At David Brooks urging (not personally, mind you, I read his column) I ordered, received, and read amidst the High Holy days nuttiness, a very interesting and fun read called Radical, by David Platt, a young mega-church pastor from Birmingham, Alabama. It's the first time I ever read so much about someone's relationship to Jesus during this time period so I have to admit to it being a bit of an unusual experience, but nonetheless, it's been fun disagreeing with a writer who is passionate about his faith that he may even be blind to his own intolerance of other faiths. Nonetheless, one of his core critiques is on the money (as it were.)
Platt's main thesis, as expressed in the book's sub-title, "Taking Back Your Faith From the American Dream," is an attempt to distill the radical nature of Jesus' gospels into a total re-orientation of spiritual life away from the materialism of the day to day (as exemplified by the beautiful mega-churches he leads) and back toward a true embrace of Jesus' message. Being a good Pharisee himself, Jesus understood quite well what the Sages were getting at when they themselves espoused a relationship to Torah and commandedness that it is truly radical and any study of Pirke Avot, the classical collection of early Rabbinic ethics, will shed light on their non-material sensibility and insistence that God is found in the devotion to words of Torah and the performance of Mitzvot.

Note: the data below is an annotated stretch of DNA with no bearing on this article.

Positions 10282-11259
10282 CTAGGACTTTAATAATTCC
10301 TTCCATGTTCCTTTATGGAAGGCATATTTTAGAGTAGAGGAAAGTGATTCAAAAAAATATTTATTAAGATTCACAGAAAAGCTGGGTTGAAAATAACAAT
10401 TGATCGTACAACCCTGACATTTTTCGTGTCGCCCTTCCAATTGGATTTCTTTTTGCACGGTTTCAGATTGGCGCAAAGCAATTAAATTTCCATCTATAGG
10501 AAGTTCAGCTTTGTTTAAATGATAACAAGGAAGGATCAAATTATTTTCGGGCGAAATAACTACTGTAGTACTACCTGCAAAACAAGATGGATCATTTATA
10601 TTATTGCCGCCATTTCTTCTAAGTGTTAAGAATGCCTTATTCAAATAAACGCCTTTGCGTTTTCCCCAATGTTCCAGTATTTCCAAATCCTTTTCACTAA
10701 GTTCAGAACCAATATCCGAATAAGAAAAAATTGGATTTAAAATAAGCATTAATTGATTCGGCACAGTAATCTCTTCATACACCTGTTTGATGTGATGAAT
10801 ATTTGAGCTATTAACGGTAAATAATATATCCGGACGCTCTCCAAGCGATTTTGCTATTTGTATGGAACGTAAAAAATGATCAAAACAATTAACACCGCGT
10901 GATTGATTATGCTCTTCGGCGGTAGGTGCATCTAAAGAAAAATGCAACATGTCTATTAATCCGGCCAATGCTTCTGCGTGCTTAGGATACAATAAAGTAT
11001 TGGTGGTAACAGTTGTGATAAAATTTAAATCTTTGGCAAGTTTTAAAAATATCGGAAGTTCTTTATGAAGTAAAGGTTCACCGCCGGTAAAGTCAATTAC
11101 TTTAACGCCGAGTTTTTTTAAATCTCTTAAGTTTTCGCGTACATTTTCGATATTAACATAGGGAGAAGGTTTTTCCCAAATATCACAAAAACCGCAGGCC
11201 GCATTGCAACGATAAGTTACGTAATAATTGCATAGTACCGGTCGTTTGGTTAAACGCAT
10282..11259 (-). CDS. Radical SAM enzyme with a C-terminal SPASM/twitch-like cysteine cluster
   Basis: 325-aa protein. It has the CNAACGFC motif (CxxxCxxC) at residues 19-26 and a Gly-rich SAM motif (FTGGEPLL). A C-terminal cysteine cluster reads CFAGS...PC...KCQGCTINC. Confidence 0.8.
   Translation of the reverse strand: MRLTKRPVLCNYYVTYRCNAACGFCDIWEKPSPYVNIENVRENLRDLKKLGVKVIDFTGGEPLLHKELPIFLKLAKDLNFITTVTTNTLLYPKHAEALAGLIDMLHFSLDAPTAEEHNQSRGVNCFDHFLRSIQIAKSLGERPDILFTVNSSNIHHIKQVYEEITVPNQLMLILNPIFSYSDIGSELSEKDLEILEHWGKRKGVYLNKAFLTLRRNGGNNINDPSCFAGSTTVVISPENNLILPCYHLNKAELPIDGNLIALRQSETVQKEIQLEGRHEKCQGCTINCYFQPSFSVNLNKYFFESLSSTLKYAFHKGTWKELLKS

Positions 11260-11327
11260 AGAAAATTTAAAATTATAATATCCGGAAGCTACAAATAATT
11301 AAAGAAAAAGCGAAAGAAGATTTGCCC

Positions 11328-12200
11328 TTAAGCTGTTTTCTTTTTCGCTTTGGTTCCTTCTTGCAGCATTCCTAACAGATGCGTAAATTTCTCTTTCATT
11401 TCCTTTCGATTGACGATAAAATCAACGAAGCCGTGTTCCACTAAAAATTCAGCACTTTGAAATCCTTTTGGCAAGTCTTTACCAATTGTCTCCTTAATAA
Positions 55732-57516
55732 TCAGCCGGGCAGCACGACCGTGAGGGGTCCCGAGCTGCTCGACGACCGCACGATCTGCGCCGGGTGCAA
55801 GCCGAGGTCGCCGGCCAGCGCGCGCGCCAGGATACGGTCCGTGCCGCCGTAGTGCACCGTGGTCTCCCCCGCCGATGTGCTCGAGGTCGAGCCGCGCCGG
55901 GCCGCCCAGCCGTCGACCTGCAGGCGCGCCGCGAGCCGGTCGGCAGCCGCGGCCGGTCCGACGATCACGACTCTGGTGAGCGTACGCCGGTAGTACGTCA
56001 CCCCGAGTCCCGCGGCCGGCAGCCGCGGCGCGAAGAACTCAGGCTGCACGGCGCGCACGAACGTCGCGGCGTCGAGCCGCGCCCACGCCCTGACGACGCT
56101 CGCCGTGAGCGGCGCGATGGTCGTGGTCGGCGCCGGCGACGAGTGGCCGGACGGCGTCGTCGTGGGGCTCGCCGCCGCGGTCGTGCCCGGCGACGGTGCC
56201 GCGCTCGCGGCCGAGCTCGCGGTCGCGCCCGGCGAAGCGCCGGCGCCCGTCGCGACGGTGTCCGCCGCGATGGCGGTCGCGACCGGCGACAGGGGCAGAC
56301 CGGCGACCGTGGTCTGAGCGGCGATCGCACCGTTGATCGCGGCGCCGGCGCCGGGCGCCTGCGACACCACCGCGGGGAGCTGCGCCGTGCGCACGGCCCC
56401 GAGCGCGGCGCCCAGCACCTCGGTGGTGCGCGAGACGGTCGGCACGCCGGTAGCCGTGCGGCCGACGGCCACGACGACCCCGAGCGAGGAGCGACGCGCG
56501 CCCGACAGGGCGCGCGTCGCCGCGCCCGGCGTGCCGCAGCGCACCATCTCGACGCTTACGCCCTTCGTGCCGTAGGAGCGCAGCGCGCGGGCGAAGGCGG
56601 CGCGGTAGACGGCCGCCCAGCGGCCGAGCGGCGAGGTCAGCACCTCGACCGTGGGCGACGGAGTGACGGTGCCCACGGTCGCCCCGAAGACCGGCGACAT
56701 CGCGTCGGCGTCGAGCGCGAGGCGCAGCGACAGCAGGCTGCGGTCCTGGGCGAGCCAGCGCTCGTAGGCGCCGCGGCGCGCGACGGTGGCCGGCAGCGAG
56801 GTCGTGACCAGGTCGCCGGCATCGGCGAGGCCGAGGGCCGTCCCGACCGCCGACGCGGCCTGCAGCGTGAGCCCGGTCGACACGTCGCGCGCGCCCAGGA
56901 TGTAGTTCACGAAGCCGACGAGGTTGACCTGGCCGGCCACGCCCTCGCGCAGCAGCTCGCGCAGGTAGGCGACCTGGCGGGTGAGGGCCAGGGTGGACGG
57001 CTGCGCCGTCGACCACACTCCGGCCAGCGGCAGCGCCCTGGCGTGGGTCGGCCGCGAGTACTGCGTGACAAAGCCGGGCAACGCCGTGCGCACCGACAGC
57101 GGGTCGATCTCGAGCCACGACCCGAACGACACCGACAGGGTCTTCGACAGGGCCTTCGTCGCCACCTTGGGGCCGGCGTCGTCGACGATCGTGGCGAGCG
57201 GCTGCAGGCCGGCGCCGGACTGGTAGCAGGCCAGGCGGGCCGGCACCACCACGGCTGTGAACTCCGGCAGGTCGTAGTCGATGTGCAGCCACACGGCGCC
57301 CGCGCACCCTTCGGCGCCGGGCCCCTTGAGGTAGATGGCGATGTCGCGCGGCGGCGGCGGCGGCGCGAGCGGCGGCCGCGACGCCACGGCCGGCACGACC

Why, even that classically liberal Jewish way of translating the word mitzvah as "good deed" presumes that the point of its performance is to make us feel good about having done it, when in fact, the Sages themselves taught that the "reward for a mitzvah is the obligation to perform another mitzvah!" It ain't about us. So true!
He tells some really moving stories; occasionally misses the opportunity to embrace American religious pluralism (during one odd interlude he misreads Hindu ritual as too idolatrous and dangerously non-Christian while seemingly ignoring the relationship to sacrifice and denial that I would have thought he'd admire); and writes passionately about the hunger for learning basic texts in his community, inspired by praying with Christian communities under duress in foreign lands, that echos, to a degree, what I see among young Jews--a deep need to understand the basic stories of tradition and a willingness to be taught. He runs far afield of rational discourse in his harshly strict view of Jesus' uniquely salvific power and it's too bad--he has much to share in his zeal yet has not yet fully matured into grasping what unites so many faith traditions.
In our own community in Brooklyn, we're not a mega-synagogue though we have alot going on and we have a community whose material values are very much in order. It's a caring, socially conscious community. Nonetheless, his message of a raw relationship to God and the words and texts of Tradition is an inspiring one. We'll have to check this young man's travel schedule. Maybe it's time he gave a talk in a Shul in Brooklyn.
Meanwhile, it's an enjoyable read and I recommend it.